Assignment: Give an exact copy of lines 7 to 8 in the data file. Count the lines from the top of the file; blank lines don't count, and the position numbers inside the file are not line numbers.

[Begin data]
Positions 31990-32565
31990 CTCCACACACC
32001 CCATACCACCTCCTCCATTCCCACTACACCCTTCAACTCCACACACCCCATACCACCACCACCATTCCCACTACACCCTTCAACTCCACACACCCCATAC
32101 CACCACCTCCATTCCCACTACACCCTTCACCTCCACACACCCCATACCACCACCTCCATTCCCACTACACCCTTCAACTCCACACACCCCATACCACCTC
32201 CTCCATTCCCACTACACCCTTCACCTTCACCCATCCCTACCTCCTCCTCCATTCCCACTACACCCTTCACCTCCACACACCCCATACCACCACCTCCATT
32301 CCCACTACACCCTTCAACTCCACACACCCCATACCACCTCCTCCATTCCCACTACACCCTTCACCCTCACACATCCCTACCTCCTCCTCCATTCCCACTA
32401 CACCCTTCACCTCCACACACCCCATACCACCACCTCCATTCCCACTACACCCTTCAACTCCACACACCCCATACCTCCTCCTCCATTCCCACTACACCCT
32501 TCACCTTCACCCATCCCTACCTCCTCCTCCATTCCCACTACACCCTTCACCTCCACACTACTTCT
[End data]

32401 CACCCTTCACCTCCACACACCCCATACCACCACCTCCATTCCCACTACACCCTTCAACTCCACACACCCCATACCTCCTCCTCCATTCCCACTACACCCT
32501 TCACCTTCACCCATCCCTACCTCCTCCTCCATTCCCACTACACCCTTCACCTCCACACTACTTCT